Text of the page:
Marketing as an addiction: Japanese subculture Gyaru worldwide

Western branding affected the whole world, but nowhere it received as bright expression as in Japan. In the 1980s marketing passion captured Japan and damaged everything that was possible: morality, traditions,  demography. It has resulted in an appearance of many fashion subcultures that still have huge popularity. But the wind has changed, and now we can see how much crazy fashion energy of Japan influences on the rational Western world. Today talk is about subculture Gyaru.

Gyaru (the Japanese pronunciation of the English ‘gal’) is a Japanese street fashion trend, a huge uproar of girly-glam style, breaking all the rules of ‘what’s pretty’, dwelling in a party of man-made beauty (wigs, fake lashes, fake nails etc) and heavily inspired by Western fashion.

Francis Lora and Ellen V Lora, bloggers from LA during Tokyo Fashion Week.

In today Popsop Research we’d like to show you examples of how Japanese lifestyle changes lives of people.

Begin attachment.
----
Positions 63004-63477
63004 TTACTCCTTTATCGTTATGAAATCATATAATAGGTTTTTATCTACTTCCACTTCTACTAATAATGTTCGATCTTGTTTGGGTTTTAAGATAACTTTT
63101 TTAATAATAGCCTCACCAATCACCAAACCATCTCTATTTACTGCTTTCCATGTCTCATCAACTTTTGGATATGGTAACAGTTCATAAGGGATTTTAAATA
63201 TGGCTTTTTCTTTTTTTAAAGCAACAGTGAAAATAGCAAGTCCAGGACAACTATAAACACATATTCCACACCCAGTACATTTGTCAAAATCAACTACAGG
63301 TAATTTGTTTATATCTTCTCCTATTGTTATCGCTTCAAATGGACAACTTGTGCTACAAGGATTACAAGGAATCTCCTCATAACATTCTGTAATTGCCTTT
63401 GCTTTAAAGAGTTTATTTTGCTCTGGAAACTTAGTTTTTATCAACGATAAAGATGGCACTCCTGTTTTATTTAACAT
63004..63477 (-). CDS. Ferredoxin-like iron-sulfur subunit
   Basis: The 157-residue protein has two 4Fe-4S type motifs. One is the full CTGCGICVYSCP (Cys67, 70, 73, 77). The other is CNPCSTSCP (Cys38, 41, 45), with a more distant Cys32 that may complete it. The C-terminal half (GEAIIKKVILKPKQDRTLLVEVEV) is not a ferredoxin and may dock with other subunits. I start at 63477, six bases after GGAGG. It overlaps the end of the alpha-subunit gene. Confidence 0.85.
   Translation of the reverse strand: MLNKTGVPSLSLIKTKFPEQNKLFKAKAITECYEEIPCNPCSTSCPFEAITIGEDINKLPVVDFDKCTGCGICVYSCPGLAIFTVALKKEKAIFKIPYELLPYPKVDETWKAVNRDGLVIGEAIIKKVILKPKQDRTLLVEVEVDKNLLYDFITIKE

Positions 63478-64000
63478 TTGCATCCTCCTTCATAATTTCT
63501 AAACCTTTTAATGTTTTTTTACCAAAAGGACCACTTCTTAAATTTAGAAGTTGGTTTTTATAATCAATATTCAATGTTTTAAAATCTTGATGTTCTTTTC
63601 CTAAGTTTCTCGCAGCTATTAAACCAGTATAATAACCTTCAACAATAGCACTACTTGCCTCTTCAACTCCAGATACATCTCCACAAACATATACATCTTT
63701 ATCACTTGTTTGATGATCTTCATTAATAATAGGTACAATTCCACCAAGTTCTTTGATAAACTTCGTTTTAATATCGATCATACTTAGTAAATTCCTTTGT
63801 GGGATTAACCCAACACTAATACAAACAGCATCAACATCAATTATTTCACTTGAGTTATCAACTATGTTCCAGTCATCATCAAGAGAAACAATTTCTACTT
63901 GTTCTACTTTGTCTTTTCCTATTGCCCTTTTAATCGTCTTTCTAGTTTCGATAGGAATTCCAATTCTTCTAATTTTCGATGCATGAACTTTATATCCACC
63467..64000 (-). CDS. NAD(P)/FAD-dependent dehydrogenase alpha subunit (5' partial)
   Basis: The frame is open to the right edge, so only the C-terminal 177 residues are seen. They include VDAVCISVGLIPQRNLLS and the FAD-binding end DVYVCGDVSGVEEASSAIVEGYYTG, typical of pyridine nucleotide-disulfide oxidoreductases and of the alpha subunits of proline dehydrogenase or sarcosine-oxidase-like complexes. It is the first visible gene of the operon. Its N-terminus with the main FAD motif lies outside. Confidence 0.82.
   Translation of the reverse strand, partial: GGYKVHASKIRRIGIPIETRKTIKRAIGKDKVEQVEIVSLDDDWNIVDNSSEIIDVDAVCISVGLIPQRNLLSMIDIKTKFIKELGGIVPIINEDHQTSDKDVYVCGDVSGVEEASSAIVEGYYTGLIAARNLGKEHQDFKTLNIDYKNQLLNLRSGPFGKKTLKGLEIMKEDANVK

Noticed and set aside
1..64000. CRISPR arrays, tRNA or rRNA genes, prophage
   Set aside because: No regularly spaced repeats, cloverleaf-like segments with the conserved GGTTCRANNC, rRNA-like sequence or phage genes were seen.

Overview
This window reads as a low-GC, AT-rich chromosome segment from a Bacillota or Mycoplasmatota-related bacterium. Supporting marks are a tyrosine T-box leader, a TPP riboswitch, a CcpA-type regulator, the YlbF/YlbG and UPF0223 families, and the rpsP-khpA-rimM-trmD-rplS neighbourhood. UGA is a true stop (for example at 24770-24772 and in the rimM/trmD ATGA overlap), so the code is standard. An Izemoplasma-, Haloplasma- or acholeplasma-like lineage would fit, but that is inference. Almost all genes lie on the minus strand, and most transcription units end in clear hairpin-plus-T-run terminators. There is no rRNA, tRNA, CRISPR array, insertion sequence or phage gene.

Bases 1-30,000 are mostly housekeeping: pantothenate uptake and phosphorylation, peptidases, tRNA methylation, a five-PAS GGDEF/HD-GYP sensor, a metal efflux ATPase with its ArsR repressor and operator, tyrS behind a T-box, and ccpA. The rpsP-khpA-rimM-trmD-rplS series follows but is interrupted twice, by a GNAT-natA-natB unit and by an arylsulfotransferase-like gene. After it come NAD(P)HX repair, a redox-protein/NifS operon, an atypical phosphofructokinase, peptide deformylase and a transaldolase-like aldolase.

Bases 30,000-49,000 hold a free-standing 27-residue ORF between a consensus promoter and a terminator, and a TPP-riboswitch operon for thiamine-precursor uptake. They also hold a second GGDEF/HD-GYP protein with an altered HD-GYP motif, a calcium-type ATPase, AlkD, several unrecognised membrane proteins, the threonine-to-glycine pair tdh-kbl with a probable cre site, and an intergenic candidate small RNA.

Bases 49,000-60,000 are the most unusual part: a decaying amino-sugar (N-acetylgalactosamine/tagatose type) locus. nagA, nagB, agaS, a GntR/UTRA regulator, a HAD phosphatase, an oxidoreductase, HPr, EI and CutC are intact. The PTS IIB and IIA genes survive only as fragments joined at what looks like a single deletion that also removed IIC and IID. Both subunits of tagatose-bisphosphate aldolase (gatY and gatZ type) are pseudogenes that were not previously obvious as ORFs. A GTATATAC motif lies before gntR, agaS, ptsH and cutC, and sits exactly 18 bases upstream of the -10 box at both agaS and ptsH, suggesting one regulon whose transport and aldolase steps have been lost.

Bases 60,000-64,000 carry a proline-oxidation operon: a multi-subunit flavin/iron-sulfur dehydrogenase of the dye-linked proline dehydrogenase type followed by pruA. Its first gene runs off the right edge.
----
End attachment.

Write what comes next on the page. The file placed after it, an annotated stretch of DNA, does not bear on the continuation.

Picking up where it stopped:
1. Katie Carter — British solo teacher, model, cosplayer living in Tokyo. Instagram — @capsulebunny.

It feels like Katie totally found herself in bright dreamland called Tokyo. She posts hundreds of surreal outfits, crazy events, and strange products, and look absolutely happy.


2. Jan Willem — 25 y.o. wig designer, Japanese fashion enthusiast from Netherlands (presumably by language). Instagram — @chokelate.

Jan is one of most active Gyaru girls on Instagram and surely the most elegant that we saw during our research. Her taste is like the air for this eccentric subculture.


3. Emilia — Accessories Designer from Stockholm, Sweden. Instagram — @pastelbat.

Emilia is a very talented and famous lady, who gives a feeling that subculture Gyaru is not just social craziness for teenagers, but also in some meaning and for some thoughtful persons a deep way to self-realization.


And in the end, we present bright consumers from different countries which reflect the trend of Japanese style popularity.